Excerpt: Cushing Terrell is an interior design project designed by Cushing Terrell in Austin, Texas. The firm’s previous office space was in a historic building which featured exposed materials with time-worn patina. To capture some of that sensibility in the new space, existing concrete beams and columns were left exposed, while the concrete slab floors in the main circulation areas were retained and simply polished.
[Text as submitted by architect] Needing more space for their growing, multidisciplinary team in Austin, Texas, the firm explored several options for their new office location, ultimately choosing space within the Texas State Teacher’s Association building. The 13,000-square-foot office project was an exciting opportunity for the firm’s architects, interior designers, and engineers to join forces and create their own space. Matterport, a 3D program, was used to document existing conditions and build digital models so the team could experience the space before it was designed. The shared digital models ensured that the design and its amenities would meet staff needs, including comfortable workstations, collaboration areas, and conference rooms with flexibility to accommodate future growth.
The office is located off the main axis that runs east-west, allowing for views to the Capitol from the ‘front porch’ on the east and to the Texas Hill Country from the break room on the west. Workspaces are buffered from the main circulation path on the east by conference rooms, while the workspaces on the west are separated from the break room and training room by additional meeting spaces. The juxtaposition between the concrete structure on the west side of the building and the new steel structure on the east side creates unique charm. Spectacular views spanning the capitol building and surrounding downtown are welcomed from the rooftop deck and an east-facing interior area, dubbed the “front porch” by the team. From the lighting elements to the communal design lab that purposefully functions as a central hub, it’s evident every detail in this space was designed with intention.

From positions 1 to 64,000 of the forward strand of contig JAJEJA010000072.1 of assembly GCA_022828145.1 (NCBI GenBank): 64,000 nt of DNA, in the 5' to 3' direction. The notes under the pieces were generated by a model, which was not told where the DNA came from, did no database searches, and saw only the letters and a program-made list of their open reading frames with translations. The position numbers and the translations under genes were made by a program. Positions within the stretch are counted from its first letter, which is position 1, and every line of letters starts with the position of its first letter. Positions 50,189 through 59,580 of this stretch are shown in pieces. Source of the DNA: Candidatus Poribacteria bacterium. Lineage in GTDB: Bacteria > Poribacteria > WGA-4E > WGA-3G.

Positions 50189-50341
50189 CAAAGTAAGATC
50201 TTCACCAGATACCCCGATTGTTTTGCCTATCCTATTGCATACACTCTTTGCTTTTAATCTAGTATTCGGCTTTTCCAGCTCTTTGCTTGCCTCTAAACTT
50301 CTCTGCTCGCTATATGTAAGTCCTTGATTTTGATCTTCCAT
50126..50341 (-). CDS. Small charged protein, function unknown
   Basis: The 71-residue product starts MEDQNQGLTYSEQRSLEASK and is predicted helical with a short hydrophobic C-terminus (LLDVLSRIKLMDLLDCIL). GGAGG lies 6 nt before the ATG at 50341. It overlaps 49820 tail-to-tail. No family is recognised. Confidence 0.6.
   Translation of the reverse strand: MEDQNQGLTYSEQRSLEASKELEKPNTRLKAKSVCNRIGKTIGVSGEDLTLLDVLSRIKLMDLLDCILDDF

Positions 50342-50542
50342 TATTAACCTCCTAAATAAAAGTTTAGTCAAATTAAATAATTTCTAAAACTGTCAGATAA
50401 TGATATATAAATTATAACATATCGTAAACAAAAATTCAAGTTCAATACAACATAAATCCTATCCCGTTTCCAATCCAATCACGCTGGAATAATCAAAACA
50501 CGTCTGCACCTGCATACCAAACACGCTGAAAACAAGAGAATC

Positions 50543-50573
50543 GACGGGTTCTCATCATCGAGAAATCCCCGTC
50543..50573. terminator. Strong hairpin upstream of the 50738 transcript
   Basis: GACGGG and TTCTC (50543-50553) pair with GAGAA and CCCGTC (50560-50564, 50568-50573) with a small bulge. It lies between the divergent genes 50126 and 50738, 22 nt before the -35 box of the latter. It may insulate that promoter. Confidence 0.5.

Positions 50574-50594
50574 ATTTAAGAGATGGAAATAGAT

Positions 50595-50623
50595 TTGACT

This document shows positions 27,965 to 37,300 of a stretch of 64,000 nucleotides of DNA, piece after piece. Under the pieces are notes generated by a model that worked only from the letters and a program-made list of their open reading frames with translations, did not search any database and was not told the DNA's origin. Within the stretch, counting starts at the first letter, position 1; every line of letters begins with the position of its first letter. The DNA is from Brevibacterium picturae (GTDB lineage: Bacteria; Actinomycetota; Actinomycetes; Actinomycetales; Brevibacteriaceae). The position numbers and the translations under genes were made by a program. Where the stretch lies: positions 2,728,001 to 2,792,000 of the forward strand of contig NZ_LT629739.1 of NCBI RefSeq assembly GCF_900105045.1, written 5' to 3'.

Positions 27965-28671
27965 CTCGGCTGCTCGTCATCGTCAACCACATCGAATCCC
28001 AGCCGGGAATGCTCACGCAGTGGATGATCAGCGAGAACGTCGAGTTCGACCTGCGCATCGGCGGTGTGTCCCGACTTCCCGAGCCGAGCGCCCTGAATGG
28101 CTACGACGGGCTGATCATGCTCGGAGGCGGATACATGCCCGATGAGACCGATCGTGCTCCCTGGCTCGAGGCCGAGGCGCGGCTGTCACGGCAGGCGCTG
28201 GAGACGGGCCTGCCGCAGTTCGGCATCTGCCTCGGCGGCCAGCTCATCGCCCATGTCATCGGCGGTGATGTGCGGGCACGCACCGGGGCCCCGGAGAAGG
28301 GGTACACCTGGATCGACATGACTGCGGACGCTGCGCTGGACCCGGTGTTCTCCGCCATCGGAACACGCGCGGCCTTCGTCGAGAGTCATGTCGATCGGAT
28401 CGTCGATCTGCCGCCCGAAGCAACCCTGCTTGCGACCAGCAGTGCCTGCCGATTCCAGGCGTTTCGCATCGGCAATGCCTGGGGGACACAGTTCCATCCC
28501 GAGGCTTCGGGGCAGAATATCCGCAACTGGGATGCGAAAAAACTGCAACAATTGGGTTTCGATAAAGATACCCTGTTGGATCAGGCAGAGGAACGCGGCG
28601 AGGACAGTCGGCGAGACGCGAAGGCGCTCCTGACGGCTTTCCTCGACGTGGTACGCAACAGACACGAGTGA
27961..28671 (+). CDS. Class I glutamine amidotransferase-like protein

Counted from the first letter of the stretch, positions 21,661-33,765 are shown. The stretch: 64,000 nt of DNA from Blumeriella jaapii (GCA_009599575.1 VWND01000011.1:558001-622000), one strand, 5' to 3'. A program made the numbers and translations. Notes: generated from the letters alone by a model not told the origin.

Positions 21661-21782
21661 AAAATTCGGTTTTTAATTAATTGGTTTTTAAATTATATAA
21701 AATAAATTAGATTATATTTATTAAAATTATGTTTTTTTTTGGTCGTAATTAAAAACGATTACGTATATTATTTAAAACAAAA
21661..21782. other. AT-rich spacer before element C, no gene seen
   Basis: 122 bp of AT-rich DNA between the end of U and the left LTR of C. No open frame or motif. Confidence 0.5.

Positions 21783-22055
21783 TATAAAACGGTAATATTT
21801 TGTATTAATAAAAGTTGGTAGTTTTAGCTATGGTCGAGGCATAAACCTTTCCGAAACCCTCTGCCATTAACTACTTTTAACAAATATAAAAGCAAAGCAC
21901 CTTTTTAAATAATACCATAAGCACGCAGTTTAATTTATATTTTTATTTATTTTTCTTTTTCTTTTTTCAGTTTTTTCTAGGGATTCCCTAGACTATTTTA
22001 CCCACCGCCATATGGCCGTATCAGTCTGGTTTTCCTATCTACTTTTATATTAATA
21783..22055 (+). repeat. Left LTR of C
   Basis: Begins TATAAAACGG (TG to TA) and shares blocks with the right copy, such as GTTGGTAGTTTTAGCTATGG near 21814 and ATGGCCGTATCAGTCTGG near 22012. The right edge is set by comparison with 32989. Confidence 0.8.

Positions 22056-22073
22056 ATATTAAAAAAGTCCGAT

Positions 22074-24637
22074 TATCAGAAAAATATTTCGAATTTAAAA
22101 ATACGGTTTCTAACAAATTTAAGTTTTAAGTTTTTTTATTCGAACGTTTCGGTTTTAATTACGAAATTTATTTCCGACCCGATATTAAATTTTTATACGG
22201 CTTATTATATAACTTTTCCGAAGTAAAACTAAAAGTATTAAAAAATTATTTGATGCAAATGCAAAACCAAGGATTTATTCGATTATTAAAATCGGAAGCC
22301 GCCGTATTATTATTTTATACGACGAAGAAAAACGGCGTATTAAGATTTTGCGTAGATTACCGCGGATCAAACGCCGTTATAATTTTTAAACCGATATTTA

The firm’s previous office space was in a historic building which featured exposed materials with time-worn patina. To capture some of that sensibility in the new space, existing concrete beams and columns were left exposed, while the concrete slab floors in the main circulation areas were retained and simply polished. Within the workspaces, organic patterned carpet was added for increased acoustic qualities. In conference rooms, a natural acoustic material was added to the walls and ceilings, complemented by color coordinated carpet and marker boards. Whether for an employee, client, or visitor, the design strives to capture the feeling of walking into someone’s living room: a place where you can be comfortable, welcomed, and relaxed. Wood-clad walls and a brick accent wall recalling a fireplace contribute to that aesthetic. The familiarity and comfort of home influenced the layout and design of many spaces: reception becomes living Room; design lab becomes the home workshop (viz. the garage, the symbolic birthplace of invention); break room equates to the den; and the quintessential front porch becomes the protected venue for capturing the sun and vistas.
The design lab is at the center of the office, ensuring that everyone walks through and experiences the various projects that are under way. A training room with operable glass walls connects to, and extends, the break room. The conjoined spaces provide surge space for hosting large internal and external groups that support the firm’s design community initiatives.